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My Mom won't get up anymore in the mornings. She started having issues with mobility about 2 weeks ago. Now she can't stand, get up, or walk on her own. I have been putting her in a transport chair in the mornings, but today she doesn't seem to want to get up at all. She has been sleeping longer and longer every day. She has also been taking in very little fluid (maybe 8 - 12 oz a day) and very little food if any. I don't know what to do. Should I just let her continue on this way? I took her to the doctor and he said this is just part of her normal decline. She has Frontal Temporal Dementia but is still communicating with me, though I am not sure she is aware all the time what is going on. Any suggestions?

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If you have access to VNA Hospice take advantage of it.They are so caring and helpful. In my situation, we have the finances to bring in private 24/7 care. These people have gotten Mom to eat even when she says she's not hungry, bathe her and get out of bed to watch TV. Best of luck and my prayers are with you.
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I want to thank everyone for their responses to this post. It has been so very helpful to me. We just had Hospice come in and give us a consultation. They did agree that my Mom is ready for Hospice and in most likely hood only has a short time left, possibly weeks. I appreciate so much everyone's input. Making the decision to have Hospice come was hard, but I am so glad that I did. I feel a great deal of relief to know what is happening and what we need to plan for. For those of you who seem to be in a similar situation as I am, please get some assistance and contact Hospice. If your loved one isn't ready, they will let you know. At least you will have some sort of advice that can help you with making decisions. Thanks again to all of you.
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Oh yellowfever, I went thru the impaction in the ER with my mom over a year ago. She started on 2 Tablespoons of miralax in her tea every morning, and we are down to just 1 teaspoon daily and she is ALWAYS fine now. (I get her to drink 4 ozs with it by holding a straw up to her)The Dr says its fine to do it daily and its been our savior.(of course check with your dr) Its hard gettng adjusted as the large dosage I started off with made her have diareahea at first but now we are fine here. If your Mom is impacted, its impacted all the way up her colon , which is bad. There is a vagus nerve near their anus which can give them a stroke or heart attack I was told in the hospital so I dont do it myself now, I did once and the 2nd time we went to the ER. (what a horrible experience, never again)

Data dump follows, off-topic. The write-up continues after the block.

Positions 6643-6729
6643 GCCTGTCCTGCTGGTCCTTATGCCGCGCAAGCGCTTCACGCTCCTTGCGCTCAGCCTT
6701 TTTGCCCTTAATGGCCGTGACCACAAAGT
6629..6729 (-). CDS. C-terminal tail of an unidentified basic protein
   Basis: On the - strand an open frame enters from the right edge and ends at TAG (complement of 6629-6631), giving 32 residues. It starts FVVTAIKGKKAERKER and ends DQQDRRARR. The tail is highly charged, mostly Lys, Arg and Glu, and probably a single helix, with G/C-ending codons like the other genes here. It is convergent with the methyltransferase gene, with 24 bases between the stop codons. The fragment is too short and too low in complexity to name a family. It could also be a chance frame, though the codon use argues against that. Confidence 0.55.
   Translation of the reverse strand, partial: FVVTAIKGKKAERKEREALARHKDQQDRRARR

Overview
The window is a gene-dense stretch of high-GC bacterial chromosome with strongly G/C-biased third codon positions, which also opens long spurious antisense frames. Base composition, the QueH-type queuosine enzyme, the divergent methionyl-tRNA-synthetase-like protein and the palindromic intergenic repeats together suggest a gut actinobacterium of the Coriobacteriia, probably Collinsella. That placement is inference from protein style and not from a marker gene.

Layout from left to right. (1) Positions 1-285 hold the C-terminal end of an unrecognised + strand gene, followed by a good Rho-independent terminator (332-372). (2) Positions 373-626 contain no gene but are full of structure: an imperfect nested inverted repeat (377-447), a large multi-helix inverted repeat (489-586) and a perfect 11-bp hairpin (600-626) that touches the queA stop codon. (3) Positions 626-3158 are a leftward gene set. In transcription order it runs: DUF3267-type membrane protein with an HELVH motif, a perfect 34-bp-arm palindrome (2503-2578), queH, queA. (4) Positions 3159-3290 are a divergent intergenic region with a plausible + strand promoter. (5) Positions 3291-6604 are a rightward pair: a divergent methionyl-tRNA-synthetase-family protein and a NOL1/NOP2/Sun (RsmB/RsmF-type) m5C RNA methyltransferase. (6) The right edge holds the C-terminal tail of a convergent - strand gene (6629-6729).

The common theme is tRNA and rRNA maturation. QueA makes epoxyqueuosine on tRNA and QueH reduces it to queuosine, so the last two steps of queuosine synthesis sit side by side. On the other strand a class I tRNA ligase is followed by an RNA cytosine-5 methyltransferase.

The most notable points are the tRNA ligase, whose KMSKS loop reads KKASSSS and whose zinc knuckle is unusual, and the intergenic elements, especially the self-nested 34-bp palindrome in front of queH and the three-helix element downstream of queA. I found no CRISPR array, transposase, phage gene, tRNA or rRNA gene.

Poor thing, and poor you. I also have a great recipe for giving her to eat like 1/4 cup of daily, or with her morning pills: The dr told me they eat it up at the nursing homes and it keeps them under control. I used to do it twice a day but now only mornings so she gets "rid of it" during the day.........................
Cook on the stove in a small pan..
I can of prune juice (5.5 ozs)
2/3 cup applesauce
2/3 cup bran flakes (or raisin bran)
Heat it on low until it all dissolves. I add sugar also to make it sweeter and she loves it .
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My mom is doing the same, hardly any fluids or food. Her average intake a day is 6-8 oz of fluid and (2-3) 3.5oz of baby food (calorie intake between 180-250/day)that I feed to her thru medicine syringe. My mom has been on Hospice since May. I feared that she was starving. But Hospice nurse reassured me that her body is adjusting to her decline in health and she no longer needs alot to survive. My mother is in last stage Dementia.
If your mom is sleeping reasonable thru the night, then let her sleep during the day. Example yesterday mom sleep a total of 18 hours, today she has been awake since 6am so its a sleep rollercoaster here. But trust me from experience, the more you try to fight them to "wake up" or "stay awake" they more they fight it. Mom will become so restless and anxious when I force her to stay up. Thats where Hospice has helped me understand its okay for that extra sleep. I now know that when she is sleeping she is at peace.
Talk to her doctor and see if Hospice is right for her at this time. I am so pleased with the support system mom has 24/7 from Hospice.
**One more thing*** Since your mother is no longer moving alot or eating alot be attentive to her Bowel movements. Even though your mom doesn't have a good intake she still should be moving her bowels somewhat every 3 days(Hospice advised). My mother gets impacted alot now. It might gross you out but you need to check for impaction and disimpact if nessecary. If you don't feel comfortable thats where Hospice nurse will come in handy for you. Twice this week I had to "clean out" mom. I don't need to worry about the urine end cause mom has a foley. This is something that I might have overlooked if it wasn't for the nurse.
Don't stress too much she will awaken and eat when she is ready. I spent weeks freaking out when mom started like your mom. Now when her eyes open I am standing there with food and fluid ready to shove in. At this point thats the best I can do is TRY!!!!